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Google acquires SlickLogin

Google acquires SlickLogin

SlickLogin's audio-based challenge-response system is likely to appear in a future Android release, as the company is now a Google subsidiary.

Advertising giant Google has acquired SlickLogin, a start-up company which aims to replace passwords with an audio-based challenge-response system claimed to be inaudible to human ears.

Designed to solve the problem of memorising and entering numerous unique passwords for commonly-used sites without the security issue of storing said passwords on your computer, SlickLogin works by having the browser - typically running on a laptop or tablet - trigger an audio signal inaudible to human ears. This signal is picked up by a smartphone running the SlickLogin software, which generates its own signal and plays it back - completing a challenge-response login similar to that offered by smartcards or radiofrequency ID tags but without the need for special hardware.

'We started SlickLogin because security measures had become overly complicated and annoying,' the Israeli team claimed in its announcement of the acquisition. 'Our friends thought we were insane, but we knew we could do better. So we set out to improve security while still making it simple for people to log in.

'Today we're announcing that the SlickLogin team is joining Google, a company that shares our core beliefs that logging in should be easy instead of frustrating, and authentication should be effective without getting in the way. Google was the first company to offer 2-step verification to everyone, for free - and they're working on some great ideas that will make the internet safer for everyone. We couldn't be more excited to join their efforts.
'

Terms of the deal have not been disclosed, but Google is expected to wrap the technology into a future version of its Android operating system.

5 Comments

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Flibblebot 17th February 2014, 13:38 Quote
Maybe I'm misunderstanding this, but am I right in thinking that this system doesn't actually prove that you're you, only that you're using your tablet/laptop or using an authorised tablet/laptop?
Gareth Halfacree 17th February 2014, 16:13 Quote
Quote:
Originally Posted by Flibblebot
Maybe I'm misunderstanding this, but am I right in thinking that this system doesn't actually prove that you're you, only that you're using your tablet/laptop or using an authorised tablet/laptop?
Technically, a password doesn't prove that you're you either. The system works by ensuring that anyone logging in to your account holds your phone. Given that you'd notice that your phone was missing if someone stole it, and anyone attempting to crack your account over t'net doesn't have your phone, it's pretty secure. Lock the app on the phone with a master password - something only you know, and a person stealing your phone doesn't know - et voila: you have two-factor authentication (something you know, and something you have.)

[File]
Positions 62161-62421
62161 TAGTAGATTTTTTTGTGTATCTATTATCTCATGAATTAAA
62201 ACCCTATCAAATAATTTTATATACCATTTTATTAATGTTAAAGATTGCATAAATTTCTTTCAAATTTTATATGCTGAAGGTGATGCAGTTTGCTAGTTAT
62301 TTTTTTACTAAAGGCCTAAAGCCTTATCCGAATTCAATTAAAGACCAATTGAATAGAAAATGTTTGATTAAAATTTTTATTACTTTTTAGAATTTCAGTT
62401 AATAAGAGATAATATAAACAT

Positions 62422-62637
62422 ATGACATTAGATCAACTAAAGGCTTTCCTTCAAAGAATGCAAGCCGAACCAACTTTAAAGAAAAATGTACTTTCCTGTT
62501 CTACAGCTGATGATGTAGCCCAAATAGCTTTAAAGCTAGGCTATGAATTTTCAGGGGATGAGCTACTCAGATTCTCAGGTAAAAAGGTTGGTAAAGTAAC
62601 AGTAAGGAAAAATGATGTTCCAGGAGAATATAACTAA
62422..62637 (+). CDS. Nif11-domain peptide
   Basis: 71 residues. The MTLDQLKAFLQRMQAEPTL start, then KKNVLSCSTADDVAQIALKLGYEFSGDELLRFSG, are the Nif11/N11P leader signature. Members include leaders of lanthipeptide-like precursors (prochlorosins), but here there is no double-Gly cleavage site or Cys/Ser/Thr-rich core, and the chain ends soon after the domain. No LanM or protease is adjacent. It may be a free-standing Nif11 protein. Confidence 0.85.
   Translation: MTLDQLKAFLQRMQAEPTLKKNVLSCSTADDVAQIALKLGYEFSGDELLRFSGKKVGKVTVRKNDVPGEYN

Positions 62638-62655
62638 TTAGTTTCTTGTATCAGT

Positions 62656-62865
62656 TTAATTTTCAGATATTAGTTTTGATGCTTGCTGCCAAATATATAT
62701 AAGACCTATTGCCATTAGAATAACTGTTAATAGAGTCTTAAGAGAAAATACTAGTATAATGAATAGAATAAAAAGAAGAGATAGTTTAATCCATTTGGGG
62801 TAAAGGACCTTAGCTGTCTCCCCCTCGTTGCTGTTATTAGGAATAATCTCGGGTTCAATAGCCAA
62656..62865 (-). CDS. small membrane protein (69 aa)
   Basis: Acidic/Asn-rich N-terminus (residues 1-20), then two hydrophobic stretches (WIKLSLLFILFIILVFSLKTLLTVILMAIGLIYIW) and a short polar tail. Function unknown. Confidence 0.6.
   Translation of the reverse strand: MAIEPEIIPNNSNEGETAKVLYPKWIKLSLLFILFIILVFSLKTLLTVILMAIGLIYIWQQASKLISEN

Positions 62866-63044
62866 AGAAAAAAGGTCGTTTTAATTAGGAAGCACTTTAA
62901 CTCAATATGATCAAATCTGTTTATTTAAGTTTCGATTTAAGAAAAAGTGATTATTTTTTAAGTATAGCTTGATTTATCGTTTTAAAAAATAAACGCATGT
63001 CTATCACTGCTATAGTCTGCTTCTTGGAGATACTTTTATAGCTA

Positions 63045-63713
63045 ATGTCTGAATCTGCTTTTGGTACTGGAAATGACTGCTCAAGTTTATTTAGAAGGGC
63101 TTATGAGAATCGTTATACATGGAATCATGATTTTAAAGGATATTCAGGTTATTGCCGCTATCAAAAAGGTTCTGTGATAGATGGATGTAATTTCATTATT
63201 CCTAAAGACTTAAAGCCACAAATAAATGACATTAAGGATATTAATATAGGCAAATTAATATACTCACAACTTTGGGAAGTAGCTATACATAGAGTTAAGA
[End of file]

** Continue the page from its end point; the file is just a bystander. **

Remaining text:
Google already has an application, Google Authenticator, which installs on your smartphone and acts as the 'something you have' portion of two-factor authentication - but it requires you to type in a six-digit number displayed on-screen within a short time period to work. Using SlickLogin, the difficulty in getting technophobic family members to use such a system goes away: there's no more "load the app, look at the numbers, QUICKLY TYPE THEM I... oh, you were too slow, OK, look at the new numbers, TYPE... no, number lock wasn't on, that's OK, look at the new number... no, you've loaded Facebook now, press the Home button and re-launch Authenticator... no, that's Angry Birds, press the Home Button again..." - just "press the SlickLogin (sorry, Google SlickLogin) button and hold the phone near your laptop/desktop/tablet."
Corky42 17th February 2014, 16:52 Quote
This sounds a little like that malware that used sound to repair it's self.
What happened with that, was it found to be a hoax ? or was the guy actually losing his marbles ?
Flibblebot 17th February 2014, 17:46 Quote
Quote:
Originally Posted by Gareth Halfacree
Technically, a password doesn't prove that you're you either. The system works by ensuring that anyone logging in to your account holds your phone.
That's the bit I missed. I was thinking the sound played out of a PC/tablet's speakers and was picked up by the same device. Having it played by one device and picked up by another makes much, much more sense! :D

So, it's more like an RSA key fob without the fiddly stuff of typing in the number because it's all automatic. In a sense, you still have the equivalent of the fob, it just does the awkward bit of typing for you.

Suddenly it all makes sense
Gareth Halfacree 17th February 2014, 17:58 Quote
Quote:
Originally Posted by Flibblebot
So, it's more like an RSA key fob without the fiddly stuff of typing in the number because it's all automatic. In a sense, you still have the equivalent of the fob, it just does the awkward bit of typing for you.
Presactly. It's a neat idea, although one I fear may end up limited to Google's own services. Which'd be a shame.
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